At a Tokyo job fair for the atomic energy industry on March 4, Kenta Kakitani, a graduate student at the University of Tokyo, hopes to some day become a nuclear plant design engineer.
But Kakitani may be a rare breed in Japan, where nuclear businesses have seen a serious shortage of new talent since the March 11, 2011, meltdowns at the Fukushima No. 1 power plant, the world’s worst nuclear disaster since Chernobyl in 1986.
“It seems that the nuclear power industry has lost much of its popularity because it is seen as in decline and is suffering a negative image from having to decommission crippled reactors,” said Kakitani, 24, who majors in nuclear engineering.
According to education ministry data, 298 students entered departments related to nuclear power study in fiscal 2015, a slight decline from 317 in fiscal 2010.
Kakitani said that although the number may not have declined drastically, many talented students are majoring in the fields of artificial intelligence and aerospace engineering instead of nuclear engineering.
The turnout at the job fair reflects the nuclear power industry’s fall from grace.
In fiscal 2010, 1,903 students attended a nuclear industry job event. In fiscal 2015, only 337 showed up. This year’s tally won’t be known until after a job fair in Osaka on Saturday.
Demand in the industry for graduate talent, however, is on the rise. Firms participating in the job fair, including big names like Tokyo Electric Power Company Holdings Inc., Toshiba Corp. and Hitachi Ltd., rose from 34 in fiscal 2012 to 59 in fiscal 2016, organizers said.
But recent news that scandal-hit Toshiba is scaling back its atomic business isn’t helping to attract graduates.
Akio Takahashi, president of the nonprofit group Japan Atomic Industrial Forum Inc. (JAIF), which organized the Tokyo job fair, worries that Japan will not have enough nuclear engineers even though it will take several decades to decommission Fukushima No. 1.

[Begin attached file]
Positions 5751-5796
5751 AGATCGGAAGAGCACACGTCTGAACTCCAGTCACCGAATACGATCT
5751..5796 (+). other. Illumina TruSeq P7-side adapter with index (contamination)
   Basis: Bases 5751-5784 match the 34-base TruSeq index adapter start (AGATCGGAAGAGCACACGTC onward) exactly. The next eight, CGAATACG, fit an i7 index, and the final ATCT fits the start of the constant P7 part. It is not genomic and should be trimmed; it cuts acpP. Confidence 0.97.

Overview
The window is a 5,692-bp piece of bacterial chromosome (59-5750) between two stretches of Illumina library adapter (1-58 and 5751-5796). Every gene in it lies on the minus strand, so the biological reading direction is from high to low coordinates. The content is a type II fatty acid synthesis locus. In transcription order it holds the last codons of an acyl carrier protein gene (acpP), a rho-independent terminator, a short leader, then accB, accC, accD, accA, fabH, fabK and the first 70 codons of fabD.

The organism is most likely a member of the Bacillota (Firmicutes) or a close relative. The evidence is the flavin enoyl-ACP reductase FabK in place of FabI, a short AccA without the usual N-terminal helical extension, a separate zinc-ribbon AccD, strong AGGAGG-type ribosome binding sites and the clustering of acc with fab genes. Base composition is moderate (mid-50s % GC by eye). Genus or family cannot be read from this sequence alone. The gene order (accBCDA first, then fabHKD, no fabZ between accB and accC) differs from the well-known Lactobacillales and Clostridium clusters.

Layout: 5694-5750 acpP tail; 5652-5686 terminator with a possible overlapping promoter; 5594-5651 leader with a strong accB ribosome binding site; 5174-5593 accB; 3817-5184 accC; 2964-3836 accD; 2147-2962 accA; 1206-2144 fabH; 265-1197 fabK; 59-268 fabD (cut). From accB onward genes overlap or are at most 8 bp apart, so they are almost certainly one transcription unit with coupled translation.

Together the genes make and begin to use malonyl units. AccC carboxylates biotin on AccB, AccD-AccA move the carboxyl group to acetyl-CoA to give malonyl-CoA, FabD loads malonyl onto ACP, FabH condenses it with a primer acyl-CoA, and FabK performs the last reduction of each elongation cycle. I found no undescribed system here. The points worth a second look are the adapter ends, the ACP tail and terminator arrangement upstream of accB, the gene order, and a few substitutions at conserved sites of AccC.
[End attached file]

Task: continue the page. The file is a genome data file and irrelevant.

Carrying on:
“It will be problematic if we run short of manpower,” said Takahashi.
Since the meltdown calamity struck, nuclear plants have faced stricter safety standards. Reactors are now required to be equipped with dozens of additional safety features to defend against various situations, including meltdowns, tsunami and terrorism.
Nuclear plant operators have had to come up with new reactor designs and deal with mountains of paperwork for submission to the Nuclear Regulation Authority, Japan’s nuclear watchdog, which has final authority over whether a reactor can be restarted under the new safety standards.
Japan Atomic Power Company, which runs reactors in the village of Tokai, Ibaraki Prefecture, and in Tsuruga, Fukui Prefecture, plans to hire about 30 rookie engineers in April 2018.
“After the Fukushima incident, nuclear power faced strong criticism. However, talking to the students today, I felt that more of them are interested in nuclear power,” said a JAPC official at the job fair.
The situation is more serious at the NRA, which assesses and inspects nuclear plants. The NRA, which also set up a booth at the job fair to lure prospective students, hasn’t made it a secret that it lacks enough competent staff to verify whether reactors are up to the safety standards.